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The Prisoner of Second Avenue is a 1975 American comedy film directed and produced by Melvin Frank and starring Jack Lemmon and Anne Bancroft.

The Prisoner of Second Avenue
Prisonersecondave.jpeg
Theatrical release poster
Directed byMelvin Frank
Produced byMelvin Frank
Written byNeil Simon
StarringJack Lemmon
Anne Bancroft
Gene Saks
Music byMarvin Hamlisch
CinematographyPhilip Lathrop
Distributed byWarner Bros. Pictures
Release date
  • March 14, 1975 (1975-03-14) (U.S.)
Running time
98 minutes
CountryUnited States
LanguageEnglish

Before was black comedy play by Neil Simon.

Contents

PlotEdit

The story revolves around the escalating problems of a middle-aged couple living on Second Avenue on the Upper East Side of Manhattan, New York City. Mel Edison, the main character, has just lost his job after many years and now has to cope with being unemployed at middle age during an economic recession. The action occurs during an intense summer heat wave and a prolonged garbage strike, which exacerbates Edison's plight as he and his wife Edna deal with noisy neighbors, loud sounds emanating from Manhattan streets up to their apartment, and even a broad-daylight burglary of their apartment. Mel eventually suffers a nervous breakdown and it is up to the loving care of his brother Harry, his sisters, and Edna to restore him to a firm reality.

CastEdit

Cameos

ProductionEdit

DevelopmentEdit

The Prisoner of Second Avenue premiered on Broadway at the Eugene O'Neill Theatre on November 11, 1971 [1] and closed on September 29, 1973 after 798 performances and four previews. Produced by Saint Subber and directed by Mike Nichols, the play starred Peter Falk and Lee Grant as Mel and Edna Edison and Vincent Gardenia as Mel's brother Harry.[1][2]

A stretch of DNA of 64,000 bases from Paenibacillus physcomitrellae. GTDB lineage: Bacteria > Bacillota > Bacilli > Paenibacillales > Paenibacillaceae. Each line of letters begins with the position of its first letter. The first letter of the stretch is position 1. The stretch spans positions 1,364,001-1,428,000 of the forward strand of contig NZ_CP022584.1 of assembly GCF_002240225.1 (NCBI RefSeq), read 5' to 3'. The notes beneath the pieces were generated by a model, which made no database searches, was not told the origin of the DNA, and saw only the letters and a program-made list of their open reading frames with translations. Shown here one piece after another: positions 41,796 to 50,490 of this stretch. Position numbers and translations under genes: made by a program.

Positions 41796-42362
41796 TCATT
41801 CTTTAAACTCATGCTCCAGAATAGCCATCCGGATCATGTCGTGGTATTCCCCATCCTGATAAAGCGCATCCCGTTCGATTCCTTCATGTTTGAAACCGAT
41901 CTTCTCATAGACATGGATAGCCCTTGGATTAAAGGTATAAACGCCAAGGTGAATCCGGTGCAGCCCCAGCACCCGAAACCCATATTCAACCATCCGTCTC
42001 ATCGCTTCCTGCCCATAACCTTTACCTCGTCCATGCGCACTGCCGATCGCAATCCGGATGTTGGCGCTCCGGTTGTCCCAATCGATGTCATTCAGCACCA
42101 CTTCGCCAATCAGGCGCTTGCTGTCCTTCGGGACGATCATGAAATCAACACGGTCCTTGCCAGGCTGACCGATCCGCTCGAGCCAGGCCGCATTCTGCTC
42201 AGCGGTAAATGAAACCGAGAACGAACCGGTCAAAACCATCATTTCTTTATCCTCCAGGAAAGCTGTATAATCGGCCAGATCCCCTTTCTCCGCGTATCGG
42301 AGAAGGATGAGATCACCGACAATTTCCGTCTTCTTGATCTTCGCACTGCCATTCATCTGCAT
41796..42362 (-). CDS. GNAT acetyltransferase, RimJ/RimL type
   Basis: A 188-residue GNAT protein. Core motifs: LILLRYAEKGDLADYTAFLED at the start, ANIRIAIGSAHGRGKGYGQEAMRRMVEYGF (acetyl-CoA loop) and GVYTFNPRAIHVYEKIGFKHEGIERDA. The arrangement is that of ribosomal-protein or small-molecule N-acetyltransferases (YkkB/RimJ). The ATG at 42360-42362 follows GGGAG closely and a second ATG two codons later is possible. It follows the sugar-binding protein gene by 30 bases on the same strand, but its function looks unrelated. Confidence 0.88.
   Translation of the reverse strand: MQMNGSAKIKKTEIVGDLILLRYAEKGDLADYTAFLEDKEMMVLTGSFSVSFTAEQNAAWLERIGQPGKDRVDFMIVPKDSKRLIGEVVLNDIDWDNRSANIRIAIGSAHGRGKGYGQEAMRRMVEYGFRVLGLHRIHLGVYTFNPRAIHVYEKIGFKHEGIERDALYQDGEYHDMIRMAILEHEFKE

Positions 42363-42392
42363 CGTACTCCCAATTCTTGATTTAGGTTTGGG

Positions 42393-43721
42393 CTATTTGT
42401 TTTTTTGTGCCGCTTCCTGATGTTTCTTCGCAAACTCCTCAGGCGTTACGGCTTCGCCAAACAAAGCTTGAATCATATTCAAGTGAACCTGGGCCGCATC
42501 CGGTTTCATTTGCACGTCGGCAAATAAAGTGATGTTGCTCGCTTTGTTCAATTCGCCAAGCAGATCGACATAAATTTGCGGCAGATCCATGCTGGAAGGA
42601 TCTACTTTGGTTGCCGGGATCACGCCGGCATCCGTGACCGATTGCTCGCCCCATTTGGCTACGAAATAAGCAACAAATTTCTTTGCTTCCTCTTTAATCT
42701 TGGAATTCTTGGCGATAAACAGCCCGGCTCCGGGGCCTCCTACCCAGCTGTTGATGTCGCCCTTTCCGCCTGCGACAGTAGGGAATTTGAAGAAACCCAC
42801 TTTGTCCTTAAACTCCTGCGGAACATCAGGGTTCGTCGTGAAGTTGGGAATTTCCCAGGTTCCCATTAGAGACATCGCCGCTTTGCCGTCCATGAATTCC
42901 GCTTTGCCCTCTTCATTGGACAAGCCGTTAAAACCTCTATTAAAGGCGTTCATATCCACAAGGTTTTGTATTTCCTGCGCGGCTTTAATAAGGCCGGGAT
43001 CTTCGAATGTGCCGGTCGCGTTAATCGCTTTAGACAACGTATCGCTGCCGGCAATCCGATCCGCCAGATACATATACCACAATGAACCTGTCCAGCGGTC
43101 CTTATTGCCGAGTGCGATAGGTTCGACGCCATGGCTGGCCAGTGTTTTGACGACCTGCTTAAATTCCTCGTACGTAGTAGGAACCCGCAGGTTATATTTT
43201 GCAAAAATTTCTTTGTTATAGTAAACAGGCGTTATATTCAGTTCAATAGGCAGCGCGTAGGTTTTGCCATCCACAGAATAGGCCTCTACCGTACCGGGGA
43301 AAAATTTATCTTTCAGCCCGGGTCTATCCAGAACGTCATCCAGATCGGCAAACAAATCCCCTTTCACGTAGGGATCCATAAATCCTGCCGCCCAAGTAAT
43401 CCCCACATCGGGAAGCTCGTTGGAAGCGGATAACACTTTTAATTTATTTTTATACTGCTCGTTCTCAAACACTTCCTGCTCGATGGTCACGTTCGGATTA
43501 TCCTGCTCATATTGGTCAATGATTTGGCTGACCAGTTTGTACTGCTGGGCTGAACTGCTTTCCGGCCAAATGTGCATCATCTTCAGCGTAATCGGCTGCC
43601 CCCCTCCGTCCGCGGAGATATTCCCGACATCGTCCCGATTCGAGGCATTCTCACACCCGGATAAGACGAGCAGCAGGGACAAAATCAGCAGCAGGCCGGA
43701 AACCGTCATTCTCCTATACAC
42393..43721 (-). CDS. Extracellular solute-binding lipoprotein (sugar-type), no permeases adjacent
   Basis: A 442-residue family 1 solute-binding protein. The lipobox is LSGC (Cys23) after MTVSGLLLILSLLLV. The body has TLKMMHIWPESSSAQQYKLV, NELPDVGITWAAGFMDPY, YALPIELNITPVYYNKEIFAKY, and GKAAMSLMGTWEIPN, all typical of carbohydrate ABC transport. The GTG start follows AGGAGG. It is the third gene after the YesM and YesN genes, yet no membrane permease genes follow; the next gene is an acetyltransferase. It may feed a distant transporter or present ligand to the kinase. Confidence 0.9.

The production received 1972 Tony Award nominations for Best Play, for Mike Nichols for Best Director, Play, and Vincent Gardenia for Supporting Actor, Play.[3]

Clive Barnes, in The New York Times, wrote that "it is, I think, the most honestly amusing comedy that Mr. Simon has so far given us."[1] Walter Kerr, in The New York Times wrote: "He [Simon] has made a magnificent effort to part company with the mechanical, and his over-all success stands as handsome proof that humor and honesty can be got into bed together."[4]

The play ran in the West End at the Vaudeville Theatre, produced by Old Vic Company/Old Vic Productions and Sonia Friedman Productions, opening on June 30, 2010 in previews. Directed by Terry Johnson, the cast starred Jeff Goldblum and Mercedes Ruehl. This marked Ruehl's London stage debut.[5]

FilmEdit

The film version of The Prisoner of Second Avenue stars Jack Lemmon, Anne Bancroft and Gene Saks. It was produced and directed by Melvin Frank from a screenplay by Simon. The music is by Marvin Hamlisch.[6] Sylvester Stallone appears in a brief role as a suspected mugger of Jack Lemmon's character.

ReceptionEdit